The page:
I stood on the top deck of Tuya as we left the dock in Luxor, headed south, upstream toward Aswan. My eyes were not on Luxor Temple, the famous monument on the bank, but on a boat coming in, the one I hadn’t considered because of the cost, and the magnitude of my mistake floated before me, not hypothetically, but in real life. The Sudan was simply beautiful, the romance of a Nile cruise gliding in, close but out of reach. The feeling that I’d deprived myself of something beautiful stayed with me for the duration of my time in Egypt and also contributed to decisions I’d make in the next couple of weeks.
A week later in Aswan I’d moved myself from a nondescript hotel in town to the 5 star Mövenpick with the most wonderful location on an island, and while the extra money spent had seemed extravagant beforehand, now seemed a small price to pay for the comfort and quiet. Walking down to the ferry next morning to cross to the town, there was Sudan, tied up on the other side adjacent to the Mövenpick dock.
I got off the ferry and stopped to take pictures. While the bow was very near me, the way to the gangplank was by stairs from above, a building and a retaining wall parallel to the water between it and where I stood. I was about to walk up to the road when a man appeared on the other side and I called to him to ask if I might have a closer look at the beautiful boat. Yes, he said, and beckoned to me to come his way. Always up for the path less traveled, I climbed to the wall and with his hand guiding me I inched my way along the top of the concrete blocks until I stepped into a paved area and crossed onto Sudan. I was welcomed cordially by a uniformed staff member and asked if I’d like a tour. Yes, please.
Agatha Christie, so the story goes, was inspired to write Death on the Nile while on a cruise aboard the Sudan in 1933. Some sources stated that the Sudan was used for the filming of the 1978 movie adaptation but further reading and my own observations indicated otherwise. As I enjoyed Making Death on the Nile, included on the DVD of the film, my questions were answered regarding differences I’d noticed in the movie boat, called Karnak, compared with the Sudan in Aswan, including its apparent size and a different configuration of the top deck. The evidence leads me to conclude that Sudan is not the Karnak of the film. A photo shown during an interview with John Guillermin, the film’s director, is of the Memnon, the derelict boat found in Cairo and restored to become the Karnak.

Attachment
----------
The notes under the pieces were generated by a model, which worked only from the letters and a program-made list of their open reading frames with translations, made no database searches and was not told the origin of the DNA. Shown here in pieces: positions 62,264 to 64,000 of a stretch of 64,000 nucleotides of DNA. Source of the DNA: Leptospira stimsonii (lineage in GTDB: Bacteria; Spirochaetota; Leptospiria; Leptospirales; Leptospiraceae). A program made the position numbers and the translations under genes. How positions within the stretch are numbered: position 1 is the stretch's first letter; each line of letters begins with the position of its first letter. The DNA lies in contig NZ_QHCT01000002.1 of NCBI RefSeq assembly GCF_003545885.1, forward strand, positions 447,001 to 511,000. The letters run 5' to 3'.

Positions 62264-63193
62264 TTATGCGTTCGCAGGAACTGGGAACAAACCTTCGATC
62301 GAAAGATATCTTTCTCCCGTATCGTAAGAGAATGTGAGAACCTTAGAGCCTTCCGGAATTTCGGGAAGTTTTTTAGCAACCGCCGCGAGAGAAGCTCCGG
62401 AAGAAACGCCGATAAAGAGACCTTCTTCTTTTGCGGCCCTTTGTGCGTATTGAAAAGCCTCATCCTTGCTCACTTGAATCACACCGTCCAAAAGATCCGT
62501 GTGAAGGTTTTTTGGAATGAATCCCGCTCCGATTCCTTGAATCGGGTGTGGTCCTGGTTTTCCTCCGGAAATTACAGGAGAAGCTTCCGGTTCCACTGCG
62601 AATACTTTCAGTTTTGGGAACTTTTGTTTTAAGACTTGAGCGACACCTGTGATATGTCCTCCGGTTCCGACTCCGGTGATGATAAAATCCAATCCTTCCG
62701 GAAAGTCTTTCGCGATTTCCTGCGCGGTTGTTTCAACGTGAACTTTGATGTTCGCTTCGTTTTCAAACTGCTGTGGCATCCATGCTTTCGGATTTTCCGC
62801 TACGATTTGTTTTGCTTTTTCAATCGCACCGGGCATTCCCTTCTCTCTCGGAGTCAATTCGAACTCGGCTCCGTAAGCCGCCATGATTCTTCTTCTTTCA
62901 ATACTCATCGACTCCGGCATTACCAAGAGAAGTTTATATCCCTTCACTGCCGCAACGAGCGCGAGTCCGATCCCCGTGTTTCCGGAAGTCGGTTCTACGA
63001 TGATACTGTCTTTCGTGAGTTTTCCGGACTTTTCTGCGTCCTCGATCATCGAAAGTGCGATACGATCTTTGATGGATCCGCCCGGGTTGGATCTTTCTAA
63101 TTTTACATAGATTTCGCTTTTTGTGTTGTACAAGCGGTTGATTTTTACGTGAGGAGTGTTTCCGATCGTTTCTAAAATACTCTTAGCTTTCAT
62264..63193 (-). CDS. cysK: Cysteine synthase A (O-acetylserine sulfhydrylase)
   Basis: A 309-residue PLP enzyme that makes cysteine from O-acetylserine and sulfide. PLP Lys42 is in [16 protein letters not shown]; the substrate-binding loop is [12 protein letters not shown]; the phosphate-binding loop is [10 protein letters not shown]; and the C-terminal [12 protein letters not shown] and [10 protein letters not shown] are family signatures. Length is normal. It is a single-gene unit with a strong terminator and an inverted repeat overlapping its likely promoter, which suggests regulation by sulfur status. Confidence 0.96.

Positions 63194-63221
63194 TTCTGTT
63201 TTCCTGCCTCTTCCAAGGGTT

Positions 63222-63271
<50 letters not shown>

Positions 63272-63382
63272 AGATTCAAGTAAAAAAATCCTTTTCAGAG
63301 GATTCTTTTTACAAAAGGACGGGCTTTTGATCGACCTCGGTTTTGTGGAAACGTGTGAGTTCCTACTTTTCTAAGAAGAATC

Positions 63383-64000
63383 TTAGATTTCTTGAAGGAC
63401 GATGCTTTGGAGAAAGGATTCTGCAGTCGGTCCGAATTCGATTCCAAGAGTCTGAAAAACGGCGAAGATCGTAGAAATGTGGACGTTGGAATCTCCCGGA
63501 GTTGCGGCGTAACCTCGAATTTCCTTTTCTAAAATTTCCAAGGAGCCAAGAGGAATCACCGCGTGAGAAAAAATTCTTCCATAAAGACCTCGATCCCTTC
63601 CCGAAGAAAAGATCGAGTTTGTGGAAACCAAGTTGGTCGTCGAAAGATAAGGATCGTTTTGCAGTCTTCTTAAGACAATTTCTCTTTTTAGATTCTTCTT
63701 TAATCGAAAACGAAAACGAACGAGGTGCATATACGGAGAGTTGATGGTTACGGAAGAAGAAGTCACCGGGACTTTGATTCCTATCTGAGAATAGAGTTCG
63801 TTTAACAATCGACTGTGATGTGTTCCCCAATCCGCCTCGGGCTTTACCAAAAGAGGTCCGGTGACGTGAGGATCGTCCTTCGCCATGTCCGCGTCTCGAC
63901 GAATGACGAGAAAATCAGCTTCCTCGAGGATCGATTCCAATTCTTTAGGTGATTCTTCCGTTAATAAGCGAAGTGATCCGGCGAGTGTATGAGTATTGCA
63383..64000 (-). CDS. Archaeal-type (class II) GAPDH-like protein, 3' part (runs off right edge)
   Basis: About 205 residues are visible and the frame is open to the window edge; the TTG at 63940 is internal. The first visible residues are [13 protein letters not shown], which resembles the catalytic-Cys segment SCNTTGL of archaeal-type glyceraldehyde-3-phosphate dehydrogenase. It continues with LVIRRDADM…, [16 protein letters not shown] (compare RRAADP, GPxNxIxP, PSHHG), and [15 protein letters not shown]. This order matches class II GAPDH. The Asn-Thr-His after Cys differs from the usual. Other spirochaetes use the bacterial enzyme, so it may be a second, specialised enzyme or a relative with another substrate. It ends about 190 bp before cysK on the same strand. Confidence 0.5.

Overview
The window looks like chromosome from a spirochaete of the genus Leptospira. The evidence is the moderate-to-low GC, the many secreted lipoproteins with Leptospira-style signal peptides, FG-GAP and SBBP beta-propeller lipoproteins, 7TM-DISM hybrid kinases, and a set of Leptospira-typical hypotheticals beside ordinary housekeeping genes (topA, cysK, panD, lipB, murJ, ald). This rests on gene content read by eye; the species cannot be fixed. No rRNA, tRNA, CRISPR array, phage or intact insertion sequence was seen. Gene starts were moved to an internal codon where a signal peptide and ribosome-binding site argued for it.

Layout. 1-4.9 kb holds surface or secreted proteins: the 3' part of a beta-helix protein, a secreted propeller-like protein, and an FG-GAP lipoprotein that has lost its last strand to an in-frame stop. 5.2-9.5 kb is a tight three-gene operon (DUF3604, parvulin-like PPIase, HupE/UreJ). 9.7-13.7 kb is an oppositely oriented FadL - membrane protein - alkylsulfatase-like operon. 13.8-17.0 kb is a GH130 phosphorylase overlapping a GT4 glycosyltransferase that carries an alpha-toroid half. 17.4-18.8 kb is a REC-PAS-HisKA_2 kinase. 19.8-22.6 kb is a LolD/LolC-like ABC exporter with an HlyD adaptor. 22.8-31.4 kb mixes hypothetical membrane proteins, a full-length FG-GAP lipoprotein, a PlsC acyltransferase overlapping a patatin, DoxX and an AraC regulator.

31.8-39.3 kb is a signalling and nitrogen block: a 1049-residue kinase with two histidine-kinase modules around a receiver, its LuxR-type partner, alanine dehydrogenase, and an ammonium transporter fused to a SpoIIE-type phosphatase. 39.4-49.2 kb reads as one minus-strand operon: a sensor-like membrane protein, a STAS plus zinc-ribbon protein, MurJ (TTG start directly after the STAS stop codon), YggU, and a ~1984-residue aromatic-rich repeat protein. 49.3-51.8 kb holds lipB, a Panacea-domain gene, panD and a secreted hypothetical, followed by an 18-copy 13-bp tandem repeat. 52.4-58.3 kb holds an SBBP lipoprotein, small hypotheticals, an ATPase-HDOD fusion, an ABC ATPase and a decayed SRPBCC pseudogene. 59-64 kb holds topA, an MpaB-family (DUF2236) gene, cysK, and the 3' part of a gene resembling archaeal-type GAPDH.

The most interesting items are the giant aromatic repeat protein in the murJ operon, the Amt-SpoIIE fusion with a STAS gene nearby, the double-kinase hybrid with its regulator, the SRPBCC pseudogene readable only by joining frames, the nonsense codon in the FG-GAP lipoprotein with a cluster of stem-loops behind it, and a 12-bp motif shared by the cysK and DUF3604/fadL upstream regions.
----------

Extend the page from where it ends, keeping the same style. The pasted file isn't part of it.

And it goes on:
He goes on to relate that most of the onboard scenes were filmed on a set at Pinewood Studios in England, on a replica of the Memnon/Karnak built in a tank to recreate the Nile and its banks, shown in fascinating detail on the DVD. There seems to be no dispute, however, that Sudan was used for the 2004 television version of the story with David Suchet in the series, ‘Agatha Christie's Poirot.’ According to Wikipedia, “The episode was filmed in Egypt, with many of the scenes filmed on the steamer Sudan.”
Attempting to put together the story of the Sudan, I was faced with more conflicting information. Beginning with the name, some sources refer to the PS Sudan (paddle steamer), while others call her the SS Sudan (steam ship). Was the boat built in 1885, as some sources state, or in 1921? Was it King Fouad or Fouad Pasha Serageddin who bought her from Thomas Cook & Son in 1950?
The information I’m sure of is as follows: Sudan was built by the Scottish firm Bow, McLachlan & Co for the British travel company Thomas Cook and launched in 1921, one of the largest river steamers in the company’s Nile fleet. The “golden age” of river voyages in Egypt came to an abrupt end in 1939 at the start of World War II and for the next 50 years the Sudan languished, abandoned and deteriorating. After an attempt to restore the boat to service in the 1990s, under the direction of new owners, Voyageurs du Monde, the refitting, restoration and modernization was completed between 2000 and 2006 and Sudan began regular Nile voyages once more.
The SS Sudan was every bit as beautiful and romantic as I’d guessed it would be. I was given a leisurely tour by staff members Ahmed and George, served a fresh lemon drink and left to enjoy the ambiance and views from the top deck at my leisure. When I went down to the main deck to leave, I was greeted by the gentleman in charge, Amir (“no title, please”), and Captain Hamada. My picture was taken with an exceedingly handsome crew member and my thanks given to all for the experience. I left to continue my day in Aswan, hoping it wouldn’t be the last time I crossed Sudan’s gangplank.
The evening of the day I wrote this account, I sat down to watch the just released DVD of the latest version of Agatha Christie’s Murder on the Orient Express, with Kenneth Branagh as Poirot. As the story is ending Poirot has solved the crime and leaving the train to “conclude formalities,” he’s approached by a man in uniform who is “looking for a Mr. Poirot. He is needed for a very urgent matter.” He must go to Egypt. “There’s been a murder, sir, on the bloody Nile.”
Next week, a Nile voyage of another kind, aboard a sailboat.
All episodes of 'PortMoresby in Egypt' can be found here.
And others of PortMoresby’s contributions here.